One hundred people rallied in Sydney on October 9 in solidarity with a young Cairns couple charged with abortion-related offences under Queensland’s 1899 criminal code. The court case begins on October 12, and the couple will be supported by a vigil outside. The rally was organised by the Women’s Abortion Action Campaign (WAAC) as part of a national day of action coordinated by ProChoice Action Collective Qld: WAAC NSW: and Radical Women Vic. It called for the repeal of all abortion laws from the criminal code and for free, safe and accessible abortion.
On September 23, the Daily Telegraph reported on a wall mural in the Sydney inner-west suburb of Newtown by artist Sergio Redegalli with the slogan “Say no to burqas”. Redegalli’s mural has sparked protests by local residents who have condemned it as racist. Sydney Socialist Alliance activist Kiraz Janicke says Redegalli’s piece “has no other value than to promote racism”. She has responded with an artwork of her own — a submission to the Live Red Art Awards, titled “Burqa revolution”.
Green Left Weekly’s Angela Walker spoke to Carole Ford, a founding member of Pro Choice Cairns, about the upcoming trial of a young Cairns couple. The couple have been charged under Queensland’s 19th century abortion-procurement laws. How has the Cairns community responded to this case? With overwhelming disbelief. I'm sure when most Queenslanders first heard of the charges, they felt as if they had regressed in time.
Efforts to pass laws banning full veils, burqa or chador, in some European countries — particularly France — have put the issue firmly on the agenda in many other Western countries. Left and feminist positions are being challenged. The dilemma is whether to defend the right for Muslim women to choose to dress as they like (for whatever reason) or to impose the Western perspective that, due to its oppressive nature, such dress should be suppressed.
In the lead-up to the November 27 Victorian state elections, the Council of Single Mothers Action Group has expressed its concern about the right of religious institutions to legally discriminate against gays, lesbians and single parents. Until amended last year, Victorian Equal Opportunities legislation granted religious bodies many exemptions. This meant they could discriminate against many groups of people in employment and service provision. The amendments did not remove the right to discriminate against gays, lesbians and single parents.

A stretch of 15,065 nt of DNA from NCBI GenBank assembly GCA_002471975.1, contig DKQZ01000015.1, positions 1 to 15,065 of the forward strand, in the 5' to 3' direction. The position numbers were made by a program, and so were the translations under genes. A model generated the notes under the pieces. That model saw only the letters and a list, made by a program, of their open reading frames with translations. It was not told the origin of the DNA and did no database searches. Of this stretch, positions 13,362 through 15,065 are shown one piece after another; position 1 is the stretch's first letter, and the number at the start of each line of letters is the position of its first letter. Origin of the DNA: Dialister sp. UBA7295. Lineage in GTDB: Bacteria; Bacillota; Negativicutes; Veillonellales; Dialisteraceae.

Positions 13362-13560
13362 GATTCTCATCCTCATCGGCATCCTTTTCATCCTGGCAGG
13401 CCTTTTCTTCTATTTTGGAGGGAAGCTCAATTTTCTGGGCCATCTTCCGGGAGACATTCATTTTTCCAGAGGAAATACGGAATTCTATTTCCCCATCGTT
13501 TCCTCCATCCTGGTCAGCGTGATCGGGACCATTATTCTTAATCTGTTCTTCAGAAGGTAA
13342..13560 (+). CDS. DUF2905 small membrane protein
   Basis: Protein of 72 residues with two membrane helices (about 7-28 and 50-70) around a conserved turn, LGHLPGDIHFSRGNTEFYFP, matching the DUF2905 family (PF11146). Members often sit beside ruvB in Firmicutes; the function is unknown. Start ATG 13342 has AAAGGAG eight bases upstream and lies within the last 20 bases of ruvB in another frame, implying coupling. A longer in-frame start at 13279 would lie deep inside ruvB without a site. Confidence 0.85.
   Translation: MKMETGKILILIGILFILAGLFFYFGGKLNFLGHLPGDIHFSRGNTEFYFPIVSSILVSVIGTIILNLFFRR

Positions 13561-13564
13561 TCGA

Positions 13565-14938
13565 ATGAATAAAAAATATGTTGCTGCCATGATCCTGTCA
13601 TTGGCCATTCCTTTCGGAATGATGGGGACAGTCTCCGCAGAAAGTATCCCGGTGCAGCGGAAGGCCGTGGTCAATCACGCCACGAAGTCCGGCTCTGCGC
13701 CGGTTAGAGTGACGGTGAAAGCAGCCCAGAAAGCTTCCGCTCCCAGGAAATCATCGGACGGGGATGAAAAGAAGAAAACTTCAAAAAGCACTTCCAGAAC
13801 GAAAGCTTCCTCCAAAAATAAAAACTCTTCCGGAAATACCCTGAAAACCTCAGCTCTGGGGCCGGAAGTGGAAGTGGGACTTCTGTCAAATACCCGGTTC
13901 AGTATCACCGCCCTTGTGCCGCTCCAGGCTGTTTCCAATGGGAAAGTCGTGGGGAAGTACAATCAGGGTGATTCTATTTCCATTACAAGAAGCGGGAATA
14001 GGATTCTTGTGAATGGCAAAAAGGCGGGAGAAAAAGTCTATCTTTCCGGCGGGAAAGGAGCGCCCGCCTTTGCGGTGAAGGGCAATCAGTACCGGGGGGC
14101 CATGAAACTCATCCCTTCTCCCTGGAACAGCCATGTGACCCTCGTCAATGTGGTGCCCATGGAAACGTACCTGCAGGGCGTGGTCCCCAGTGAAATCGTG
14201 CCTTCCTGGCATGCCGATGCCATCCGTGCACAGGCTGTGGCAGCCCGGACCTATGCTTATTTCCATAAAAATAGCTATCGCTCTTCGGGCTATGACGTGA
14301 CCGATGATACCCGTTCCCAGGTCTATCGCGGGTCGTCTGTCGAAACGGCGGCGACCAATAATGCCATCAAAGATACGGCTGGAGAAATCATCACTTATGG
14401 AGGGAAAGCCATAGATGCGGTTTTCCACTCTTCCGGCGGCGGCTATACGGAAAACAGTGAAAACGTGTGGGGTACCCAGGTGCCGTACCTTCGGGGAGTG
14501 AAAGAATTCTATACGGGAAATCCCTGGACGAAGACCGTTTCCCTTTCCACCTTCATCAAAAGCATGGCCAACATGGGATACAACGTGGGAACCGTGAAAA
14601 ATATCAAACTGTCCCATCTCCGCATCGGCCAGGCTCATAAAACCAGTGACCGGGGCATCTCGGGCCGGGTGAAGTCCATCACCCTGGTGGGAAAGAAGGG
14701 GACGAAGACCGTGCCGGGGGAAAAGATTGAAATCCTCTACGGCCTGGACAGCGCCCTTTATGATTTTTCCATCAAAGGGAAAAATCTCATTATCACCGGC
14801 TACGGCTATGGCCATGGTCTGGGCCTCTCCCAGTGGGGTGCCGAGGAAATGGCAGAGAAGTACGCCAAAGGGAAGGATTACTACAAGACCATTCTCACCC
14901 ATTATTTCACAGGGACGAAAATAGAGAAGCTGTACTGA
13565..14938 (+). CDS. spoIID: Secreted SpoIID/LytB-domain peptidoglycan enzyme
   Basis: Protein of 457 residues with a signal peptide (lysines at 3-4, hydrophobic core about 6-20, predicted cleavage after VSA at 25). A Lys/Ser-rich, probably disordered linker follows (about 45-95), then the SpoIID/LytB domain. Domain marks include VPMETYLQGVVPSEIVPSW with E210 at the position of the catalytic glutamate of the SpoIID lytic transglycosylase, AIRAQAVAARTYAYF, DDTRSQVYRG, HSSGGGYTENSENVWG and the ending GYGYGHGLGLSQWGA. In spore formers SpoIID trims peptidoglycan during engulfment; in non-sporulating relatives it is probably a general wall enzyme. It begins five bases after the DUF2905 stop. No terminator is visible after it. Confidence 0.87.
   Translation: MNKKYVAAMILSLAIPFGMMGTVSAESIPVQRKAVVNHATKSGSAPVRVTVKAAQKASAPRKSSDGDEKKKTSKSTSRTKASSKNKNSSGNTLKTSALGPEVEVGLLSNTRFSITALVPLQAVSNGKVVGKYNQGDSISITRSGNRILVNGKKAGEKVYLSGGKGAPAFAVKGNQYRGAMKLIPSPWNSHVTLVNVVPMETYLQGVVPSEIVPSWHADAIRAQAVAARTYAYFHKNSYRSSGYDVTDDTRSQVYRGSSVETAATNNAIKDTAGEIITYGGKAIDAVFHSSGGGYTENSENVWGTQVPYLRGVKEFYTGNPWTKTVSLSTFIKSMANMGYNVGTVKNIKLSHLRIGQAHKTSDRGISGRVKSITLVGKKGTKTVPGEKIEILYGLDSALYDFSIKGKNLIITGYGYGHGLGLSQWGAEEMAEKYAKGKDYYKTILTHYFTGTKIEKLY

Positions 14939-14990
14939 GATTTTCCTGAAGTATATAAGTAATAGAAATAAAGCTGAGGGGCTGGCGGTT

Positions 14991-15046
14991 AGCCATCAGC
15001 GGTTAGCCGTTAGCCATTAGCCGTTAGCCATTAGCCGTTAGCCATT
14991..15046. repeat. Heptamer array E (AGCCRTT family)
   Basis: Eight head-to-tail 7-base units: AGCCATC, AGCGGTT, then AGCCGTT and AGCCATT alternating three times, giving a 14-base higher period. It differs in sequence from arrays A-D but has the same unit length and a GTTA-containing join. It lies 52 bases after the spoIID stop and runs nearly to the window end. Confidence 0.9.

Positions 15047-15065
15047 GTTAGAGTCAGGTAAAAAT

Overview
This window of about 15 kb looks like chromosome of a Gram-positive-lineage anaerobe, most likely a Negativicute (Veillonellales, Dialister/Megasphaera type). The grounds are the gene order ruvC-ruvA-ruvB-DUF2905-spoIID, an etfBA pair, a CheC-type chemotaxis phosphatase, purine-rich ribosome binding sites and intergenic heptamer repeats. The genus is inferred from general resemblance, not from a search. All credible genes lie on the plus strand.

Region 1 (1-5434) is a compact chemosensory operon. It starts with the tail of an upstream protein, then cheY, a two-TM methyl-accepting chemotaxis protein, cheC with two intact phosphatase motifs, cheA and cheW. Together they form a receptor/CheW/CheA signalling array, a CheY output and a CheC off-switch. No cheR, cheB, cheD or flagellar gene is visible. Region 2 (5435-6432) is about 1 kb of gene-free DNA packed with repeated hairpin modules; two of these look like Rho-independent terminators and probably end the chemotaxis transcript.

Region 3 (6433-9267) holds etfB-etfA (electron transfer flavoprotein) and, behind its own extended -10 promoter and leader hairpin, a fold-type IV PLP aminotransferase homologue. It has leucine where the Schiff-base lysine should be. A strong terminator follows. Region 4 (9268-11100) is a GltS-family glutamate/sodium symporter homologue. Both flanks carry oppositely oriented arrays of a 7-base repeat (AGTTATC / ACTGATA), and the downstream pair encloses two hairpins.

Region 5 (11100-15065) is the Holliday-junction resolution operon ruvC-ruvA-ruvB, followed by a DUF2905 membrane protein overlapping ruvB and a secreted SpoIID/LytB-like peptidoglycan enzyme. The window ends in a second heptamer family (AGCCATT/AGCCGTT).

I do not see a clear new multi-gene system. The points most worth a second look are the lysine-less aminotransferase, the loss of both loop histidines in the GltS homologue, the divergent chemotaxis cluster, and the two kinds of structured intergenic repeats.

Campaigners for women’s reproductive rights are gearing up for a day of protest on October 9. A young woman and her partner from Cairns face charges under Queensland’s 19th century criminal code for procuring an abortion. The trial date is set for October 12. A National Day of Action (NDA) will be marked by protests around the country, demanding that all charges against the couple be dropped. The NDA is the initiative of three organisations: the Pro-Choice Action Collective in Brisbane, the Women’s Abortion Action Campaign in Sydney and Radical Women in Melbourne.
The heading at the top of the Emily’s List website says: “When women support women, women win.” But not all women will be winners from Emily’s List. If you’re an ALP candidate, the list wants you to win. It offers publicity, financial support, and networking to get you elected. Since it was set up in 1996, the political network dedicated to advancing progressive female candidates has donated $600,000 to election campaigns.
The approaching October 12 trial of a young Cairns couple on abortion-related criminal charges shows the need for repeal of the anti-abortion laws. In response, the campaign to decriminalise abortion is gaining strength. A July 9 book launch with author Caroline de Costa attracted 90 people. Jo Wainer, a long-time campaigner for abortion rights, was a special guest speaker at the event.
A dinner to celebrate 30 years since the start of the historic “Jobs for Women” campaign was held on September 18 in Figtree, Wollongong. Pictured are some of the original group of 34 test case complainants in the victorious action against the discriminatory employment practices of Australian Iron and Steel (a BHP subsidiary at the time).
Rev. Fred Nile, leader of the Christian Democratic Party (CDP) and member of the NSW legislative council made the following comment on September 17: "I am very concerned that week by week the ALP is adopting the permissive agenda of the Green political party — first the Homosexual Relationship Register Bill, second the homosexual Same Sex Adoption Bill, then the proposed Surrogacy Same Sex Bill and now the Kings Cross injecting room."